How to Build a Vue.js Shopify Frontend App with Polaris

How to Build a Vue.js Shopify Frontend App with Polaris

Learn how to build a Vue.js single page app with our back-end developer and dev-rel champion, Jim Seconde.

Written by Jim Seconde

9 min read

Note: this article is about building a Vue.js single page app on top of the Laravel app created in this article. Before reading this, make sure you’ve read the previous article about building an app with Laravel as we’ll be using that existing code.

What is Vue.js?

Vue.js is a JavaScript front end framework, comparable to similar frameworks such as React and originally derived from AngularJS. Compared to the other frameworks, it’s designed to be somewhat lighter, so that you can use it as just a presentation layer only if you wish - but can you can also scale it massively with full state management or use a framework on top of Vue such as Nuxt.js. You can find out more info about Vue.js here.

What is Polaris?

Polaris is Shopify’s UI design framework, comparable to other UI frameworks such as Bootstrap or SemanticUI. At Eastside Co we have a Vue.js port of the library for a consistent UI in our apps.

Setting up Vue.js for compiling

Vue comes with Laravel out of the box, but there are some customisations that will make development easier. Laravel comes with Laravel Mix which is a neat wrapper around Webpack. Webpack compiles all of your frontend assets down to what you want to serve to the client’s browser - Laravel comes with an implementation of this with lots of defaults baked-in. Let’s optimise Webpack’s output a little. Open webpack.mix.js in your project’s root. Change it to:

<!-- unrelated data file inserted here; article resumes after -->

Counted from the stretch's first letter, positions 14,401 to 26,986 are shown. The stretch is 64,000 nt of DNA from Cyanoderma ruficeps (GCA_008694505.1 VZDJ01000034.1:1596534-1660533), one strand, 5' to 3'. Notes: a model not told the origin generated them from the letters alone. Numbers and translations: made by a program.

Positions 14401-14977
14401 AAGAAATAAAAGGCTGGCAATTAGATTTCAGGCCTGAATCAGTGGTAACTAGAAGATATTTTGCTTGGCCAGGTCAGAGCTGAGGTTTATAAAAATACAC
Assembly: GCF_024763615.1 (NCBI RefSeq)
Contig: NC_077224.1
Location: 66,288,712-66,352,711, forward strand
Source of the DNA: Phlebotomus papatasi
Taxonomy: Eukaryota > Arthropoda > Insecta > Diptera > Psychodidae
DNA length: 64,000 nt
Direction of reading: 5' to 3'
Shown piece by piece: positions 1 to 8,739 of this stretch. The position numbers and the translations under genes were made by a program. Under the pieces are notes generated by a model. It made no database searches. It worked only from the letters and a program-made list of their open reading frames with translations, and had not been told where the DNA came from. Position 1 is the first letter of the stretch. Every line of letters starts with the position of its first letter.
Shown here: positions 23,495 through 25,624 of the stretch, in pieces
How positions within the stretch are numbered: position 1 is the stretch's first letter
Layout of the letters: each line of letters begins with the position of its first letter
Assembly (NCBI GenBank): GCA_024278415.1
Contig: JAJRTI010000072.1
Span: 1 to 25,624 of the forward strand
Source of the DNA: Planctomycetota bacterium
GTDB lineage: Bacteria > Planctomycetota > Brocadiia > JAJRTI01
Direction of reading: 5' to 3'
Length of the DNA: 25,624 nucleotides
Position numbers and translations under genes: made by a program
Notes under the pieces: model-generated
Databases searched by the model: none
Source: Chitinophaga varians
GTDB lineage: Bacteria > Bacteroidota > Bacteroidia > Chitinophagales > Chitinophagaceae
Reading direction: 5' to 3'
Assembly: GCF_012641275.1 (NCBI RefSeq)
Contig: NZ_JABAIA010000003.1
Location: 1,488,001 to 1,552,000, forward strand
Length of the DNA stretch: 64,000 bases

mix.js('resources/js/app.js', 'public/js')
   .sass('resources/sass/app.scss', 'public/css');

mix.webpackConfig({
   resolve: {
       extensions: [
           '.js', '.vue',
       ],
       alias: {
           '@': path.resolve(__dirname, 'resources/assets/js'),
       },
   },
   devtool: “inline-source-map”
});

Here we’ve told webpack to alias files within the resources/assets/js folder for use in import statements, and to recognise .vue and .js extensions so that we don’t need to use full filenames in JavaScript. The devtool option also makes wepack generate source maps for our compiled JS to aid debugging in the brower faster.

We can now run npm to install our front end dependencies, and run a server to watch for changes to our JavaScript files. Head to the terminal and type:

Npm install

Npm run dev

Now, we need to hook our base Laravel route into our Vue app.

Setting up Vue.js in Laravel

We need to to a little tweaking in order to get a decent scaffold from Laravel to Vue. The first things we need to do are to import Vue into a base Twig template, then create an entry point for our app.

So that we don’t confuse things, let’s create a new route, controller method and twig template.

routes/web.php

Route::get('/vueapp', 'ShopifyController@vueapp');

app/Http/Controllers/ShopifyController.php

public function vueapp()
{
   return view('vueapp');
}

As Vue is going to use an endpoint we create in Laravel, we’ve ditched the ShopifyAPI - but this will be used later. Now we need to connect Vue into our new Twig template, which we’ve named vueapp. Create the following file:

resources/views/vueapp.twig

<!DOCTYPE html>
<html>
   <head>
       <title>My VueJs app</title>
       <meta name="csrf-token" content="{{ csrf_token() }}">
   </head>
   <body>
       <div id="app">
           <app-entry></app-entry>
       </div>
       <script src="{{ asset('js/app.js') }}"></script>
   </body>
</html>

The CSRF token is important - Laravel passes a token to Vue to prevent cross-site request forgeries. There are a couple of other things happening here - firstly, <div id=”app”> is the div tag we are binding Vue to, and <app-entry> is a custom Vue component that we’ve not built yet, so we’ll build that out shortly.

Building Vue Scaffolding